CMS gives states ability to limit essential benefits
New CMS rule will allow short-term plans and limit essential benefits.
The federal government is giving insurers and states more flexibility in the Affordable Care Act marketplace.
The Centers for Medicare and Medicaid Services on Monday posted a final 2019 payment notice designed to increase coverage access in the ACA by offering plans that have lower premiums.
Expanding on an earlier initiative to allow for short-term, limited duration health plans in an effort to lower premiums, the final rule also moves the industry further away from the essential health benefits required under President Obama’s signature healthcare law.
Additionally, the final rule gives states oversight over qualified health plans regarding network adequacy. It eliminates the meaningful difference requirement for qualified health plans, giving insurers more flexibility in designing plans.
The final rule amends the medical loss ratio requirement to reduce regulatory burden to stabilize insurance markets, increase insurer participation and expand consumer choice, CMS said. Specifically, the rule reduces quality improvement activity reporting burdens on insurers.
The rule does not eliminate the individual mandate, but under an expanded hardship exemption, individuals who live in counties with no issuers or only one issuer will now qualify for a hardship exemption from paying the ACA’s penalty for not having coverage.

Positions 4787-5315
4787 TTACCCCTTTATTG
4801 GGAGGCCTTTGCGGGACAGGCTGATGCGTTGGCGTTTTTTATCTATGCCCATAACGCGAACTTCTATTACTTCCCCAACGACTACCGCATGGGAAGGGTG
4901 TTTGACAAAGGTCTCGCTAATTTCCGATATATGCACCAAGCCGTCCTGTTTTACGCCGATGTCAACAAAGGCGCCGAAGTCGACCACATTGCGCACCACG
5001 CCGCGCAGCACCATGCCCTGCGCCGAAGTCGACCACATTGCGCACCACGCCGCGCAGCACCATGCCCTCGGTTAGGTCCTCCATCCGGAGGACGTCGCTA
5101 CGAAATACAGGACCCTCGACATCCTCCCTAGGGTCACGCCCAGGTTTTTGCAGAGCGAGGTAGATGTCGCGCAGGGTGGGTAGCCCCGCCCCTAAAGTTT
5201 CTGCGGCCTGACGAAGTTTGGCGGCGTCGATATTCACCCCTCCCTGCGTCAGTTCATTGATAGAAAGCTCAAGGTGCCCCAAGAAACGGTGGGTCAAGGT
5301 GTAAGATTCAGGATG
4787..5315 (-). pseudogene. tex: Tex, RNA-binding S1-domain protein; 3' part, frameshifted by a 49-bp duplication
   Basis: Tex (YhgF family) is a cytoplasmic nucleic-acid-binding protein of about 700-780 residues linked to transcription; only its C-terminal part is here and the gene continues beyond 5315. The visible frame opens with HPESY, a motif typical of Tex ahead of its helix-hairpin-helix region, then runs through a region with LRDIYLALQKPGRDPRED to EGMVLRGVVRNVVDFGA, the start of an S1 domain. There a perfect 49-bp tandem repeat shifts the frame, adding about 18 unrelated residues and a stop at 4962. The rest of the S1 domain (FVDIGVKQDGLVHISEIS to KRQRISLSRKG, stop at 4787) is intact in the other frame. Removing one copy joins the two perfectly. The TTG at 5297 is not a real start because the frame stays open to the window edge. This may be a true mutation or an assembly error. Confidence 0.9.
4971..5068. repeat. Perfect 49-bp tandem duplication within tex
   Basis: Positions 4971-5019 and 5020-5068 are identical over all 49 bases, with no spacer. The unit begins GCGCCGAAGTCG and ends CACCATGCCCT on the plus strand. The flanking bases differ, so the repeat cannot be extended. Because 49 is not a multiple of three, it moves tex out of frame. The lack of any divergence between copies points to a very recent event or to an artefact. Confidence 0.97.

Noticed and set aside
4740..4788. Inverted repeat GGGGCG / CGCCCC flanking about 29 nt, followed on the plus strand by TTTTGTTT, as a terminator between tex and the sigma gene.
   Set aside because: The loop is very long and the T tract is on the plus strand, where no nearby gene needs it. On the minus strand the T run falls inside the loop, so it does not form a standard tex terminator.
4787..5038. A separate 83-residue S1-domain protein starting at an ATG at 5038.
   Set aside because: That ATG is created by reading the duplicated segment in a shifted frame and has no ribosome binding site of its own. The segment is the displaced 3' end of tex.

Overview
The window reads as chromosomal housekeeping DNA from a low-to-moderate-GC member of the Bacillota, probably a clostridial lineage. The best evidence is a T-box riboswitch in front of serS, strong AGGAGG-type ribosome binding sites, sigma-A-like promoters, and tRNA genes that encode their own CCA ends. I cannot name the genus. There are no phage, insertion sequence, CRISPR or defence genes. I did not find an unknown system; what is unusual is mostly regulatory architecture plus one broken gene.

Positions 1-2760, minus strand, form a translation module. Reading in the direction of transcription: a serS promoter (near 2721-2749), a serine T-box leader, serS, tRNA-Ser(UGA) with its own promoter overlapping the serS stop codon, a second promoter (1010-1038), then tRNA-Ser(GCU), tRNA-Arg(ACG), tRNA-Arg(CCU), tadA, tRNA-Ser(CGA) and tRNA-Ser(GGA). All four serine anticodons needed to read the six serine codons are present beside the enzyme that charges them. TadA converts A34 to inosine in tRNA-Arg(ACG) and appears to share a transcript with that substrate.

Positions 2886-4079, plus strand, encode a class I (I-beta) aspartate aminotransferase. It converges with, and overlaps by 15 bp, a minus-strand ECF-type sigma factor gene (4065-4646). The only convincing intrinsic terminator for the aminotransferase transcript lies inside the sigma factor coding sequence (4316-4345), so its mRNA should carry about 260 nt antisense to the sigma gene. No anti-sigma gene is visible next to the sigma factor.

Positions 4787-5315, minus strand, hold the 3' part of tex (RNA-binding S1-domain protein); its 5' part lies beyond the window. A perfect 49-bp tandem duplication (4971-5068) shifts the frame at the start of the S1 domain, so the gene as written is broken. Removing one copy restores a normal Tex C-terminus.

America’s Health Insurance Plans said it is still reviewing the full rule but, in general, supports the policies that encourage state flexibility, support innovation and promote affordability.
“However, we need to establish a regulatory environment that brings greater long-term stability to the individual and small group markets to drive down premiums and increase choice for tens of millions of Americans. We are concerned that some policies included in the final rule–such as expanded hardship exemptions from the individual mandate–could further destabilize and fragment a market already facing uncertainty,” AHIP said. “Moreover, we remain concerned about other regulations being put in place–including expanded association health plans and short-term limited duration plans–will also push up premiums and create affordability problems for millions of Americans purchasing coverage in the individual health insurance market.”
Moving forward, insurers need clarity around the “rules-of-the-road” and regulations that promote fair competition and a level-playing field, AHIP said.
In the rule, CMS has extended the transitional policy for one additional year to allow for the transition to fully ACA-compliant coverage in the individual and small group health insurance markets until 2019.
It allows states to request reasonable adjustments to the medical loss ratio standard if the state shows it would help stabilize its individual insurance market.
States are being given substantially more options in what they can offer as essential health benefits benchmark plans.
Instead of being limited to 10 options, states will now be able to choose from the 50 EHB-benchmark plans used for the 2017 plan year in other states. Or they may select specific EHB categories, such as drug coverage or hospitalization, from among the categories used for the 2017 plan year in other states.
States will be able to build their own set of benefits that could potentially become their EHB-benchmark plan, subject to certain scope of benefits requirements, according to the Centers for Medicare and Medicaid Services.